World Bulletin / News Desk
France wants to end its military operation known as Sangaris in the Central African Republic this year, Defence Minister Jean-Yves Le Drian said Sunday.
"The aim is to bring Operation Sangaris to a halt. I hope this is done during 2016, with small units remaining on Central African territory as was the case beforehand," he told French media.
He said he wanted the force reduced from its current level of 900 soldiers to around 300.
At its peak in early 2014, when the country was suffering major ethnic violence, the force had some 2,500 soldiers -- adding to around 10,000 UN peacekeepers who are tasked with overseeing elections and a political transition.
Le Drian's statement followed fresh allegations of child sexual abuse in the Central African Republic involving UN, European and French soldiers.
UN rights chief Zeid Ra'ad al-Hussein described the new claims, that surfaced on Friday, as "extremely serious" and demanded they be "thoroughly and urgently investigated".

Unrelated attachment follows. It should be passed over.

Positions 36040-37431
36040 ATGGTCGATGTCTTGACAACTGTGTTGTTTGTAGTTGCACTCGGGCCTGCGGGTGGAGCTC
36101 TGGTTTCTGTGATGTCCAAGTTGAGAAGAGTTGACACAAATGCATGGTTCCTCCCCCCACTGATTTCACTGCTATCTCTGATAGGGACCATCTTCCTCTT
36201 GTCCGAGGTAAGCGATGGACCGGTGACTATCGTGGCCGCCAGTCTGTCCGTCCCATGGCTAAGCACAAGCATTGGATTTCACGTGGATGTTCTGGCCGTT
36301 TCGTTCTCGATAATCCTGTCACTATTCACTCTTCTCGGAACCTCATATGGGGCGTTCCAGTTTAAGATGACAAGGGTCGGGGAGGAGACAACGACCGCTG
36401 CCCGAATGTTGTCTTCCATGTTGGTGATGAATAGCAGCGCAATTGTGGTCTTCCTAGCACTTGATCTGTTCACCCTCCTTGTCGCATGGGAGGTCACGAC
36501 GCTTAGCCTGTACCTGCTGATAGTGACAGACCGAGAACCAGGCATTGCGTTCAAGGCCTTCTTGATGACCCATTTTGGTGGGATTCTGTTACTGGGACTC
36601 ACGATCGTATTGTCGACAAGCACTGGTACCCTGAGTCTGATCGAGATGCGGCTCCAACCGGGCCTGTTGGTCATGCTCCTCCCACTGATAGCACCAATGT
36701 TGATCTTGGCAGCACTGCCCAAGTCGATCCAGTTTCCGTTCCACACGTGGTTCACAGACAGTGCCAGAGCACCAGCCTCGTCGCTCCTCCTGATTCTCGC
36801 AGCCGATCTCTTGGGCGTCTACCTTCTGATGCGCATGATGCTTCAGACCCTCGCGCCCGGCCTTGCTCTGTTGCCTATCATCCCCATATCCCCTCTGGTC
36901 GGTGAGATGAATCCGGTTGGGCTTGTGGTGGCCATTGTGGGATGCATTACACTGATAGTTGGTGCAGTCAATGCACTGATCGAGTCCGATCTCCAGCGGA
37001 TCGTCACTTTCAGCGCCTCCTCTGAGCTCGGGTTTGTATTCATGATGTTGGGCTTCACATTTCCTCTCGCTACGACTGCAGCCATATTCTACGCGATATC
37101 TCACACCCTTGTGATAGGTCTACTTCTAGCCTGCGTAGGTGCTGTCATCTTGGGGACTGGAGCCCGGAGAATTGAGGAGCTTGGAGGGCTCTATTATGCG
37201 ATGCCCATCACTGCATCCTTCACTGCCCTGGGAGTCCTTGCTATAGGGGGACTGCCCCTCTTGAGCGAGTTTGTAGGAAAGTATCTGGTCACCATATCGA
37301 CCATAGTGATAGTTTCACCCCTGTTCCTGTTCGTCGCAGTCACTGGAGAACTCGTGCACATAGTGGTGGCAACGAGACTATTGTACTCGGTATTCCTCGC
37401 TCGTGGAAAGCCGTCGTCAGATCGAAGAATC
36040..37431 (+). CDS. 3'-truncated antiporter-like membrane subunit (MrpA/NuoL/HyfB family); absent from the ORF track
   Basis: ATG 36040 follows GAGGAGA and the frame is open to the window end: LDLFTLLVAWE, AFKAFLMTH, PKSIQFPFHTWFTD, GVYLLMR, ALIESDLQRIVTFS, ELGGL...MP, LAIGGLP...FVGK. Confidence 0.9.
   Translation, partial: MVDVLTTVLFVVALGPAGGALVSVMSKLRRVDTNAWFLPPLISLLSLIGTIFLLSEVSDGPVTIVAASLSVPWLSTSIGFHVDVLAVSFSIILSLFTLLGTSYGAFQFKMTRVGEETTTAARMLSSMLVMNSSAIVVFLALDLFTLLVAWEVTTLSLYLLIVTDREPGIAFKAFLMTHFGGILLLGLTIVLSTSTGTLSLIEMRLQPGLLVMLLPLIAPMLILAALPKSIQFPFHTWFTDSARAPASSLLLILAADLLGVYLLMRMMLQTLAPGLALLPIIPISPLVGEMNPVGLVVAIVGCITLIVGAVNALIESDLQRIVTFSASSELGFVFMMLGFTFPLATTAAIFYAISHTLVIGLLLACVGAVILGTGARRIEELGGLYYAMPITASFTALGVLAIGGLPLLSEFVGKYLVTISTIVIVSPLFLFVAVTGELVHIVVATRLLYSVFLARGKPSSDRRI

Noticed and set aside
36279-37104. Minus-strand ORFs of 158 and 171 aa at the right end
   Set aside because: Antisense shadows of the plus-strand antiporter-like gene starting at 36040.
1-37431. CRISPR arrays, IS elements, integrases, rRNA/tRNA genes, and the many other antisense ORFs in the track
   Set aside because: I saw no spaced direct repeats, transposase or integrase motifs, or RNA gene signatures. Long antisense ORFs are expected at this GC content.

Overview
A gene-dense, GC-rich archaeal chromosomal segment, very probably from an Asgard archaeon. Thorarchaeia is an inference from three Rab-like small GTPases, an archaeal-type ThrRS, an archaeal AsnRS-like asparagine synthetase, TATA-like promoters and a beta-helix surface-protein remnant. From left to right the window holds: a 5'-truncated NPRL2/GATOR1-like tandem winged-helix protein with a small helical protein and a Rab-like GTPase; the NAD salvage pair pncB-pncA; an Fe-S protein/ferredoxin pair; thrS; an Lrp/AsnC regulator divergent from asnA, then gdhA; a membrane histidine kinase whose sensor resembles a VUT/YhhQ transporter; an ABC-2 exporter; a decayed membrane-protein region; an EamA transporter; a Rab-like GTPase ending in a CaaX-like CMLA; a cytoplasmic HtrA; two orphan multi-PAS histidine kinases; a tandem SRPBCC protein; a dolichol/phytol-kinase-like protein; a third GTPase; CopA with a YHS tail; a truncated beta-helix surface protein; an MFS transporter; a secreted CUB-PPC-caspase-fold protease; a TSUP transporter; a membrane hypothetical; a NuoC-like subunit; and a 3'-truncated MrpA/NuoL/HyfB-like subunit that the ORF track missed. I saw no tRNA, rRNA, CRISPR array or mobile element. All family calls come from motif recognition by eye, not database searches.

Le Drian has already ordered an investigation into the new cases, which are said to date to 2014 but have only been discovered in recent weeks as a result of a UN investigation.
French soldiers are already being investigated in their home country over allegations they forced children in CAR to perform sexual acts in exchange for food.
Le Drian also said he hoped the European Union would agree to train a Central African Republic armed force when the bloc's defence ministers hold informal talks on February 3 and 4 in Amsterdam.
The CAR plunged into chaos in March 2013 when mostly Muslim Seleka rebels ousted President Francois Bozize, a Christian, and installed their leader Michel Djotodia in power for 10 months.
A transitional government was installed under international pressure in 2014, and a presidential run-off election is due to take place on February 14, pitting two former prime ministers against each other.Güncelleme Tarihi: 31 Ocak 2016, 17:23